When your research is ready for publication, consider choosing a journal which will maximise the impact of your research. Tools such as Journal Citation Reports help you to identify the journal’s impact factor and its quartile ranking.
While these indicators are important aids to identifying a journal, it is also necessary to check out the scope of the journal, the publisher's terms and conditions, and to consult with colleagues regarding their publishing expertise. If you're not familiar with a particular journal and want to check that it is genuine and trustworthy, sites such as Think Check Submit can help.
Elsevier have produced a guide to help researchers in deciding where to publish, this can be downloaded here (registration required). Taylor & Francis have also created a guide to help researchers, looking at how and where to publish.
See the Researcher Handbook (internal RCSI only) for more information on publishing, including the importance of consistency in using personal, department and institutional names.
Journal metrics, such as Impact Factor, CiteScore, SJR and SNIP can help inform your decision on where to publish.
The best known international indicator is the Impact Factor, which is based on the average number of citations a journal has received over a two year period. The Impact factor is available from Journal Citation Reports (JCR), produced by Clarivate Analytics. A guide to using JCR to find impact factors, quartile and percentile rankings is available below.
Other journal indictors are available from Scopus
In order to maximise the visibility of your research, check which database your intended journal is indexed in. You want to ensure that your research will be discoverable in the results of literature/systematic review searches. The publishers’ websites will usually list the databases, but you can also browse journal lists from within the databases themselves.
An unfortunate side-effect of the growth of high-quality open access journals is the number of 'predatory' open access publishers that have also sprung up. These publishers essentially accept as many articles as possible in order to make as much money as possible. These journals provide little or no peer-review and editorial services, and as a result the quality of the articles they publish is poor.
Predatory journals can sometimes be hard to spot. Their websites can look professional, while making claims that are untrue. For example, saying that they have an Impact Factor when they do not, or claiming recognised experts are on the editorial board when they are not.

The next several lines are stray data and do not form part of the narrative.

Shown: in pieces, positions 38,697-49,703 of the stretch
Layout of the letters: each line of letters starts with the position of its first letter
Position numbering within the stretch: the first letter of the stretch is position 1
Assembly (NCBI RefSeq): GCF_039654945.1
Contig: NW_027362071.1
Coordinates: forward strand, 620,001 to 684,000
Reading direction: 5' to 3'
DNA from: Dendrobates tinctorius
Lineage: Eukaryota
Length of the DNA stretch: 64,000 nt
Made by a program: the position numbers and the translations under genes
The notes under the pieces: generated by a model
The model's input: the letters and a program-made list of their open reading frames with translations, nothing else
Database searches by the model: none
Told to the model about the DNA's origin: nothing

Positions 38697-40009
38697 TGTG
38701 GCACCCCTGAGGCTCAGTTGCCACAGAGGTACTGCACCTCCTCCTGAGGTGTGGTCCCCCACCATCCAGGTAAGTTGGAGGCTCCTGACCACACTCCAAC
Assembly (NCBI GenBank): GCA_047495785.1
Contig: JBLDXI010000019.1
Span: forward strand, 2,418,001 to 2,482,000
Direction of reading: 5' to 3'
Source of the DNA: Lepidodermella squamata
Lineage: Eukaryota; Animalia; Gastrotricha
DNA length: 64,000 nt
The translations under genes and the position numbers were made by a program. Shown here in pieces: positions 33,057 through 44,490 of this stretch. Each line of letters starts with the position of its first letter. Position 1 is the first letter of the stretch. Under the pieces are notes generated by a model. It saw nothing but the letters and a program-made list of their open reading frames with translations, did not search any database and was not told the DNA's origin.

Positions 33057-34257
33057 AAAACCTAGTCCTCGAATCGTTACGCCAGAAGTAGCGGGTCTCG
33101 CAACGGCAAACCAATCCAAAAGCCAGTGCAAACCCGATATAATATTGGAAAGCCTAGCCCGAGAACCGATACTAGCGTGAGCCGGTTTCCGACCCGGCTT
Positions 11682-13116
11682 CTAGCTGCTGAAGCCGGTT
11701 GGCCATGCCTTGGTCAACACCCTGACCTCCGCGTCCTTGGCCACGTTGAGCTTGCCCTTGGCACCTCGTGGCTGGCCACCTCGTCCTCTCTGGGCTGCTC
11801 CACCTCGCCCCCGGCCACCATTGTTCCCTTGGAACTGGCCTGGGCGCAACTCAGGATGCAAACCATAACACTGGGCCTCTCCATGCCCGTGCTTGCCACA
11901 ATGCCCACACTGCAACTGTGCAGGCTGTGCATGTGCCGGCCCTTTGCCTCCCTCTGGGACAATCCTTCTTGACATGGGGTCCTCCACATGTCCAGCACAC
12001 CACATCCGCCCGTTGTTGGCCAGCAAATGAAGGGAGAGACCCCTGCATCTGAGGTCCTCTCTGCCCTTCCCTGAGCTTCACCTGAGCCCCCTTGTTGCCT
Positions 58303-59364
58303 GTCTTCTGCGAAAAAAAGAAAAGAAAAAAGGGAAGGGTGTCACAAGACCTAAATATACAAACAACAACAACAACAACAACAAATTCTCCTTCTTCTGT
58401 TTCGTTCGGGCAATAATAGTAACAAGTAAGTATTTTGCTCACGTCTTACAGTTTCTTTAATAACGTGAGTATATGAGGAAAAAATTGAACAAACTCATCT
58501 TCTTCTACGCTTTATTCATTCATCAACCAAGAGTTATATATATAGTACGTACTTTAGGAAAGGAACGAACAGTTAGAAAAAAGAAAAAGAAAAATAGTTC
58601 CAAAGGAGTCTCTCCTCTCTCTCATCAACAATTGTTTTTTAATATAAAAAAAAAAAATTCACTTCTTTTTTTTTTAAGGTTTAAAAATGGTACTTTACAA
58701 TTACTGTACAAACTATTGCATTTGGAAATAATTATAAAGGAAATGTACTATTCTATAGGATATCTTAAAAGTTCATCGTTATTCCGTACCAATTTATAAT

How to spot 'predatory' journals and publishers:
Predatory conferences, in a similar way to predatory publishers, send unsolicited emails or contact people through LinkedIn asking them to speak at a conference. They may take fees for attendance at events that never happen or else are not what was advertised – for instance a whole range of disparate conferences turn out to be in the same venue. This news report from CBC highlighted some examples.
If you have been approached by unknown publishers or conferences to write, speak or attend, always be cautious and check out the credentials of any publisher or conference organiser before signing up. Speak to colleagues or check the details online to see if they are credible. Bear in mind that some predatory conferences have been known to use names and photos of prominent academics without their permission.
The further checks you can make are similar to those for predatory publishers outlined on Think Check Submit. Signs that should concern you include:
What you can do:
Think. Check. Attend. is a useful 3-step approach to encouraging academics to ‘Think’ about the problem posed by predatory or substandard conferences, ‘Check’ the conference against a set of criteria designed to highlight attributes of good and bad quality conferences, and ‘Attend’ only if the conference adheres to the criteria consistent with a legitimate conference. It includes guidelines and a conference checker tool.